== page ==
2010
DOI: 10.1016/j.fertnstert.2008.10.075
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A low intake of antioxidant nutrients is associated with poor semen quality in patients attending fertility clinics

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Cited by 164 publications
(75 citation statements)
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“…In an observational study of 250 men undergoing ICSI, sperm motility was positively influenced by consumption of fruits and cereals (Braga et al, 2012). Furthermore, several observational and experimental studies have shown that higher antioxidant intake (such as vitamin E, vitamin C and b-carotene) which is found in fruits and vegetables was associated with improved sperm motility (and other semen parameters such as sperm counts and morphology), in both fertile and infertile men (Keskes-Ammar et al, 2003;Eskenazi et al, 2005;Akmal et al, 2006;Mendiola et al, 2010). A recent systematic review of 17 randomized trials of antioxidant supplementation showed that most trials reported an improvement in sperm motility with antioxidants compared with placebo (Ross et al, 2010).…”
Section: Discussionmentioning
confidence: 99%
“…In an observational study of 250 men undergoing ICSI, sperm motility was positively influenced by consumption of fruits and cereals (Braga et al, 2012). Furthermore, several observational and experimental studies have shown that higher antioxidant intake (such as vitamin E, vitamin C and b-carotene) which is found in fruits and vegetables was associated with improved sperm motility (and other semen parameters such as sperm counts and morphology), in both fertile and infertile men (Keskes-Ammar et al, 2003;Eskenazi et al, 2005;Akmal et al, 2006;Mendiola et al, 2010). A recent systematic review of 17 randomized trials of antioxidant supplementation showed that most trials reported an improvement in sperm motility with antioxidants compared with placebo (Ross et al, 2010).…”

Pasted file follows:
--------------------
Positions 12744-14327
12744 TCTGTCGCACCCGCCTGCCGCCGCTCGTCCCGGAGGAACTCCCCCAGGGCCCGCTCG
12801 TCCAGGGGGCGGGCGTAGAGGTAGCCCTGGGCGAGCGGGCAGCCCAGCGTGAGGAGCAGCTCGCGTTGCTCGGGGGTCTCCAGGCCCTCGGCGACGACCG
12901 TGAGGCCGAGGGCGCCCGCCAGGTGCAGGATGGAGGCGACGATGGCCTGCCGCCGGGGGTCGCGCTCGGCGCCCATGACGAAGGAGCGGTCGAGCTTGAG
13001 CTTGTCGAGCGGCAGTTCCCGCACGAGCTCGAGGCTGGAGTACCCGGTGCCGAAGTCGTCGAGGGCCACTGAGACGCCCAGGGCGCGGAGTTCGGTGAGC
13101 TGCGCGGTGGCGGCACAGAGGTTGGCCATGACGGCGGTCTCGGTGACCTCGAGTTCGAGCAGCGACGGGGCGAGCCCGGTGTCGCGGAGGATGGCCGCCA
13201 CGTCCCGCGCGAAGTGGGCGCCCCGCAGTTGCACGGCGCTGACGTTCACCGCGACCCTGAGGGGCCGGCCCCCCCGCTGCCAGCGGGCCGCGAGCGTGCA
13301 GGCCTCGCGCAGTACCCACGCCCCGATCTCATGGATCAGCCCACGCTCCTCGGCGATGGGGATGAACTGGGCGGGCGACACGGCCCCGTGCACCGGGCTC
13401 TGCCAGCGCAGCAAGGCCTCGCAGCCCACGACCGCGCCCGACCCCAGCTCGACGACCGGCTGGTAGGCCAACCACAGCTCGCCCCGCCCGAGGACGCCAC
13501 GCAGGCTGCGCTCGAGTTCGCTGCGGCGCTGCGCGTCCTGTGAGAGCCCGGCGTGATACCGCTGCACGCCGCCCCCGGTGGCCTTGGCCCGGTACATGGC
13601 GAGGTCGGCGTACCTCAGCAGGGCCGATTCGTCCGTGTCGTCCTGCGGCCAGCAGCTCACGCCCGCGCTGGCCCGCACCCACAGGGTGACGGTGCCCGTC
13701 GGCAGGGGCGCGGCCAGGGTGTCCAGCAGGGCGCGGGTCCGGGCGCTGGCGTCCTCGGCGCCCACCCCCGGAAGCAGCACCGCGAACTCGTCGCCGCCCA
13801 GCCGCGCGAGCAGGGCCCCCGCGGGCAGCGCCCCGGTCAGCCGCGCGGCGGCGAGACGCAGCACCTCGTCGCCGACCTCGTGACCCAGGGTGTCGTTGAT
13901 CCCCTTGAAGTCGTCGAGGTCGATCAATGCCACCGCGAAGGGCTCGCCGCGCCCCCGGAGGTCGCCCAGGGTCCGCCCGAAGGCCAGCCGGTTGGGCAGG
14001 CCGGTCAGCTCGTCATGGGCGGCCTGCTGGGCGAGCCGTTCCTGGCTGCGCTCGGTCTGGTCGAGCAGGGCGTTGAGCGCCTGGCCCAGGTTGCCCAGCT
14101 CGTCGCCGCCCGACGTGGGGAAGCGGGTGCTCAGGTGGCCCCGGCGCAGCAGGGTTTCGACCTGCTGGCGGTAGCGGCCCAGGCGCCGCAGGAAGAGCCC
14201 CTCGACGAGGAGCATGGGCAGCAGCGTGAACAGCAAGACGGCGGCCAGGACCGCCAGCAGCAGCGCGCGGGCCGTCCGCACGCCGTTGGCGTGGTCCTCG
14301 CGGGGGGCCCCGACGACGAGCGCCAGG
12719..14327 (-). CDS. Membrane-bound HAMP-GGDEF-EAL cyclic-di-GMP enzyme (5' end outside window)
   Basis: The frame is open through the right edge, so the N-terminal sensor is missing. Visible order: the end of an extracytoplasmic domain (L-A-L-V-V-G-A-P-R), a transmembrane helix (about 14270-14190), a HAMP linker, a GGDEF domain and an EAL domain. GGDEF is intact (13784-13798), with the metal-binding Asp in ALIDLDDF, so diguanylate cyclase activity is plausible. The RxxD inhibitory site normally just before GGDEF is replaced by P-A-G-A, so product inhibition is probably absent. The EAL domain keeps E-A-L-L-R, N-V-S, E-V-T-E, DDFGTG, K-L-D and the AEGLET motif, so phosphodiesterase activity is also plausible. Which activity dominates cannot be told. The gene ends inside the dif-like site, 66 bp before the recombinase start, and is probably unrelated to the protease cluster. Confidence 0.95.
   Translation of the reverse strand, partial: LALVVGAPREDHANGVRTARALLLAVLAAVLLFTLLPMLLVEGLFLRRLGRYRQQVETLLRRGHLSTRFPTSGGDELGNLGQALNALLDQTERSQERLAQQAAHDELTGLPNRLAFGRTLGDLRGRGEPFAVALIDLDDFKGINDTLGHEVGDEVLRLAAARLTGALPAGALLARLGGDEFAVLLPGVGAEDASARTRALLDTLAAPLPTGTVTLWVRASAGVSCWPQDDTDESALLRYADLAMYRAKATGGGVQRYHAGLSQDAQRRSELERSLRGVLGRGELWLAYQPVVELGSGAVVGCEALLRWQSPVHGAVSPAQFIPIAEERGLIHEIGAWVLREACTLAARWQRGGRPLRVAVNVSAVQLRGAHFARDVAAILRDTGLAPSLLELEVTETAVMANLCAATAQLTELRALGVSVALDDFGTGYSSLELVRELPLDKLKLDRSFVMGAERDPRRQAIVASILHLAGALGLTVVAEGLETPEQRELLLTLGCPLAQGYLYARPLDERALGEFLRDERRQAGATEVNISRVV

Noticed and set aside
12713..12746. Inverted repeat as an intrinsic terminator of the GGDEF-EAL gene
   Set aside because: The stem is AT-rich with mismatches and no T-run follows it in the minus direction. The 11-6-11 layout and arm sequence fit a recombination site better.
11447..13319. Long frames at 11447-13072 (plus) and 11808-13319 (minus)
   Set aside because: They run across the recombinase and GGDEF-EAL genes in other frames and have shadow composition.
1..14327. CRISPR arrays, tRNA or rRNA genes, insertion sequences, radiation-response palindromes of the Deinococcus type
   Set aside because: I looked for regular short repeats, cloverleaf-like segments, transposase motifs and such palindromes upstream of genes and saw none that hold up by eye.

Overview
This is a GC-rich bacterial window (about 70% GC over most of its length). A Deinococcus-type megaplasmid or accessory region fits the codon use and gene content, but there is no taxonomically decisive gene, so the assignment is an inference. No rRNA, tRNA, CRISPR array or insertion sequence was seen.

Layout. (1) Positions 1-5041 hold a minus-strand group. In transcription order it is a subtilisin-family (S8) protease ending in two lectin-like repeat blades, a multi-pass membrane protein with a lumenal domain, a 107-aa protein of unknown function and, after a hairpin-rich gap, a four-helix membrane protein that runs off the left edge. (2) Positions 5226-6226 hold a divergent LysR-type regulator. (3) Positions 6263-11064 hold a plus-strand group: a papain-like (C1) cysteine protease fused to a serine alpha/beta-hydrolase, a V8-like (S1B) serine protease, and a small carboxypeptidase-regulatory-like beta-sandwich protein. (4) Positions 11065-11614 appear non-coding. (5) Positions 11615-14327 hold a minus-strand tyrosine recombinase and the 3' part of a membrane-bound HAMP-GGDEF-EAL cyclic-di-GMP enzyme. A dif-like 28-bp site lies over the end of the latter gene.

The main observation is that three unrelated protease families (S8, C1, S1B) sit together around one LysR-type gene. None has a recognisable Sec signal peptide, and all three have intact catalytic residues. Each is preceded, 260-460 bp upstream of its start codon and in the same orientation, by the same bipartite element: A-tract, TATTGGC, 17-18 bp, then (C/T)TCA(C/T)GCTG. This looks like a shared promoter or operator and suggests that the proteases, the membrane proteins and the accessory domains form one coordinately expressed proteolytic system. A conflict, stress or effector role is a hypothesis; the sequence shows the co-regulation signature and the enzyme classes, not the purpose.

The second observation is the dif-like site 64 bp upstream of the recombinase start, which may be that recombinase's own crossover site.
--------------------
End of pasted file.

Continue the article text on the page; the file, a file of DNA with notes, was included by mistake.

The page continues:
Section: Discussionmentioning
confidence: 99%
“…Many studies have been carried out on carotenoids, considered an important group of natural antioxidants (Bast et al, 1998;Møller et al, 2000;Schabath et al, 2004;Rao and Rao, 2007). In the last decade, lycopene, a carotenoid present in tomatoes (Lycopersicon esculentum) and several ripe fruits and vegetables, such as watermelon, pink grapefruit and carrots (Nguyen and Schwartz, 1999;Perkins-Veazie et al, 2003;Tadmor et al, 2005), has been considered in some studies related with human and animal health (Bhuvaneswari and Nagini, 2005;Rao et al, 2006;Avci and Durak, 2007;Bhom, 2007) and reproductive physiology (Martino et al, 2006;Goyal et al, 2007;Mangiagalli et al, 2007;Turk et al, 2007;Mendiola et al, 2010). In rooster, in particular, Mangiagalli et al (2010) found positive effects of lycopene addition on fertility and qualitative characteristics of semen.…”
Section: Introductionmentioning
confidence: 99%
“…2 One of the reasons for the impaired semen parameters over the years is dietary factors. 3,4 The significant effects of dietary fatty acids (FAs) on male fertility have been well documented both in animal and human studies. 5,6 There are three types of natural FAs: saturated, monounsaturated and polyunsaturated.…”
mentioning
confidence: 99%